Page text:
In 2007 I reviewed the Garmin Edge 205, which I dubbed “the Edge of perfection” at the time. Looking back it was certainly a pretty good GPS, but compared to today’s units, well there is no comparison. Garmin has continued to refine, improve, and enhance the Edge line of cycling GPS units over the years and it shows in recent products like the Edge 530.
Garmin Edge 530 Jump Tracking
The Garmin Edge 530 mounts securely to a set of handlebars using the brand’s tried-and-true, quarter-turn mounts. The latest models ship with stretchy bands in various sizes to fit most bar widths and I had no problem attaching the mount to my 35mm bars.
Obviously the Edge 530 tracks speed, distance, and climbing elevation, plus it packs a ton of useful navigation features. I’ll get to most of that stuff later. first I want to talk about the unit’s jump sensor. Garmin first introduced the feature in 2020, and at the time it sounded a little cheesy. After just my first ride with the feature, I was hooked. The unit can be configured to beep whenever the front end of the bike leaves the ground, and it seems to be pretty accurate with few if any false alarms. More importantly for me, it rarely misses any of my jump attempts, as feeble as they may be.
Back at home, there’s a list of all the jumps, including hang time and distance to see which were your best. There’s also a map of the ride with dots on the map representing the location of every jump so you can share it with your friends or plan out your ride for next time. It’s a good time to be a mountain biker indeed.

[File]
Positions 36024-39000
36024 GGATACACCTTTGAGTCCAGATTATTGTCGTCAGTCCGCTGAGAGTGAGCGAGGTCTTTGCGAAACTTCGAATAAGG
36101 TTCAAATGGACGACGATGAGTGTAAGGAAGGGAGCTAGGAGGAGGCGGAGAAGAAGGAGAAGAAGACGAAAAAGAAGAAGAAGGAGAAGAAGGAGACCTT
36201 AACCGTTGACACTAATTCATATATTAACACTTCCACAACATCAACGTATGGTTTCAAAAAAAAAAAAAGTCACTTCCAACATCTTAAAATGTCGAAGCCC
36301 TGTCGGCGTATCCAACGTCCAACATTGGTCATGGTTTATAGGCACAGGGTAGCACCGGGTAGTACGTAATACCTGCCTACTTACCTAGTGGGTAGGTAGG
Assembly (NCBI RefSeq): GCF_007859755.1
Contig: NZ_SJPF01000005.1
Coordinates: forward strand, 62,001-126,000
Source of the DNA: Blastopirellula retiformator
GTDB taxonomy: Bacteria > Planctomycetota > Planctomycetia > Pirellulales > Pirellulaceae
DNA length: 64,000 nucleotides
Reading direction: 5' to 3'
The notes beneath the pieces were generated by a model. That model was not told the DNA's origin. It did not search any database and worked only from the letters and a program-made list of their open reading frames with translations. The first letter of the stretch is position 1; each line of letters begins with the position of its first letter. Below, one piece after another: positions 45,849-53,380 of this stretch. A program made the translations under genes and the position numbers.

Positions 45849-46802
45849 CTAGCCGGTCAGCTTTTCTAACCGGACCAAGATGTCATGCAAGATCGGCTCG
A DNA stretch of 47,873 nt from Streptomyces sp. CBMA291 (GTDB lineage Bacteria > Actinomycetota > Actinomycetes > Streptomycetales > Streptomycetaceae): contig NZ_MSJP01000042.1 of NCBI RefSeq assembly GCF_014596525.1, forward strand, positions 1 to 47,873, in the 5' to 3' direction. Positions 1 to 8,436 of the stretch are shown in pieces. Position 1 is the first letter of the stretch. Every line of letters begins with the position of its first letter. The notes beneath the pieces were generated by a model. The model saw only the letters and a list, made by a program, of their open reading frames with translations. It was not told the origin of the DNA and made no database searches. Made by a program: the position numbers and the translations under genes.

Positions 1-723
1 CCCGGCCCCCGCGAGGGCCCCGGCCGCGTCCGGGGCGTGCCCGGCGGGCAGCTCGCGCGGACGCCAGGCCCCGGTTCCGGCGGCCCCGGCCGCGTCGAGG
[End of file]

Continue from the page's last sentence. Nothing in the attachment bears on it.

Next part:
Garmin Edge 530 MTB Data
Gerow mentioned a couple additional MTB-specific metrics Garmin collects in a recent review — Grit and Flow — that are included in the Edge 530. I’ve been spending some time analyzing these after my rides as well, and they seem to be helpful for both skills and fitness progression.
The Garmin Edge 530 has a nice screen that’s generally easy to get along with in the dark at night, and also in the brightest mid-day sun. Unlike other units I’ve tested recently, the Edge 530 screen has a somewhat glossy, smartphone-like finish so reflections and glare can impede visibility at times. It doesn’t have a touch screen, which I keep forgetting, and some of the text and map labels can be hard to see during the ride without my reading glasses.
Since the Edge 530 doesn’t have a touch screen, zooming and panning the map involves navigating deep into the menus, then using the arrow keys to awkwardly adjust the map. However, most users won’t mind because Garmin has a setting called “smart zoom” that automatically adjusts the visible scale and level of detail based on factors like how fast you’re riding or how soon you need to turn. The upshot is there’s generally no need to push buttons, or to pinch and swipe. I also like how the map shows the name of the trail or road that’s coming along your current heading.
There are seven buttons on the Garmin Edge 530: three on the left side, two on the bottom, and two on the right. For many reasons, buttons are easier and more reliable to use on the bike than a touch screen. On the other hand, they can be maddening. Looking at the buttons from the side of the unit there are helpful icons suggesting what they do. I really wish Garmin would print those icons on the screen bezel so they’re visible while looking at the screen. I eventually learned what all the buttons do, and now I mostly remember which one goes back, which one selects, and which ones scroll. I still forget, especially when I’m feeling cooked during the ride. Garmin sells an optional mountain bike bundle that includes a bar remote that appears to simplify the controls a bit with visible icons and fewer buttons.